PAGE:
A little statistic for you…..
Currently over 15 million people in the UK alone are living with one or more long term condition and more that 4 million of these people just so happen to also have mental health issues.
Now if you would have told me 6 years ago before my diagnosis that I would be struggling with not only my physical health but also my mental health, I would have probably told you that you were insane and that there is no way I could be unfortunate enough to have both. Of course I would have been very wrong because here I trying to control a very aggressive Arthritis and attempting to keep my anxiety and depression at bay.
It’s easier said than done and I am only human. I have days where I feel like the whole world is against me and I can’t handle all the pain. Then I have my days where I feel confident and bubbly. They come and go as they please and I have my own ways to handle those days when they come.
My first panic attack and how I handle them now
I first realised that something wasn’t quite right with my mental health when one day 4 years ago, I had my very first panic attack. At the time I was petrified and I thought I was having a heart attack. I had no clue what a panic attack was and why I was having one. I remember calling a friend nearby and telling her that I couldn’t breathe, next thing I know, I’m being wheeled off in a wheelchair and being told to take deep breaths.
Now I’ve almost learnt how to keep a panic attack from happening. I personally like to count to 10 in my head and then count backwards; I do it as many times it takes for me to calm down. Sometimes this works and other times I just have to ride out the panic attack and afterwards I always take 10 minutes to myself to regroup my thoughts and just breathe.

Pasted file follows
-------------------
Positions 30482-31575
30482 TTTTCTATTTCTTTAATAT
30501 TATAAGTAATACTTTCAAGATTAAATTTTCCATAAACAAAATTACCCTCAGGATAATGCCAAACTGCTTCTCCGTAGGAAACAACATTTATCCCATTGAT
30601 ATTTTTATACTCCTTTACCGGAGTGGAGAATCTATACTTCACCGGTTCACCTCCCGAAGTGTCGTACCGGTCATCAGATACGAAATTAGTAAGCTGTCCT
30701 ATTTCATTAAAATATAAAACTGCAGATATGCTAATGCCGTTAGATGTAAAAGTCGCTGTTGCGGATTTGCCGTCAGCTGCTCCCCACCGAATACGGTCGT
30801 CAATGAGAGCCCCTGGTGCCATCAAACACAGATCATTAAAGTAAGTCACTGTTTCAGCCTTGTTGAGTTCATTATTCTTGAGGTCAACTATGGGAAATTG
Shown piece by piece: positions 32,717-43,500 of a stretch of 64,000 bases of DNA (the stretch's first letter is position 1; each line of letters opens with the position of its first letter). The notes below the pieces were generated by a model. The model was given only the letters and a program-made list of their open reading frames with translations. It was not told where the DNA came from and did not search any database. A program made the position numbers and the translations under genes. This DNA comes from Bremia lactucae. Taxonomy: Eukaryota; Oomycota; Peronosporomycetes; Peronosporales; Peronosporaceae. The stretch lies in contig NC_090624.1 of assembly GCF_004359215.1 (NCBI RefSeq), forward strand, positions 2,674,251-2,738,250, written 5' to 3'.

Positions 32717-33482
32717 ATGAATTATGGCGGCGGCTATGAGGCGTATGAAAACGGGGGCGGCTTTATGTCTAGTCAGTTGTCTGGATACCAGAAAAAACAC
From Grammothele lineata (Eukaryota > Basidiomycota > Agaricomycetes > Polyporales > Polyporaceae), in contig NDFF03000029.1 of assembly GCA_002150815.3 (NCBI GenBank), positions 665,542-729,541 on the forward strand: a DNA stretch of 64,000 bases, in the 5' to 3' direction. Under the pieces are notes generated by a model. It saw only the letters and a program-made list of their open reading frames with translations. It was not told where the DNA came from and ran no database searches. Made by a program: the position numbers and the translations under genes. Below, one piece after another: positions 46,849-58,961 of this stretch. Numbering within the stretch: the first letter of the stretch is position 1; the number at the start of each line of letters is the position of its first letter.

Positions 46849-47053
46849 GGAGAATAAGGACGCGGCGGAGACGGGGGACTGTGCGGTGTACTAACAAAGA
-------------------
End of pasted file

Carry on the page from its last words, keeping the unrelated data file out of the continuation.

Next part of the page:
My discovery to depression
Struggling with physical pain for years, I thought it was normal for someone like me to cry and almost distance myself as much as I did. It wasn’t until I was at my all-time low last year, that I decided that I shouldn’t have felt the way I was, I shouldn’t have felt like everyone would be better off without me around. The pain throughout my whole body had become unbearable and I didn’t know how much I could handle.
It was then that I decided to see my local GP and after a 10 minute conversation with her, she diagnosed me with depression. In that moment every feeling I had felt had suddenly made sense. I would always tell myself to snap out of it and that I was just feeling sorry for myself. I didn’t know that a chronic condition like mine could lead to mental health issues. It is hard to have a physical disability and when you throw a mental health issue into the mix, you can often end up feeling lost and struggling to find a balance between the two.
People with mental health issues are the strongest people of all, even if they don’t feel that way. It takes a lot to get out of bed every day and put a smile on when all you feel like doing is hiding away and crying.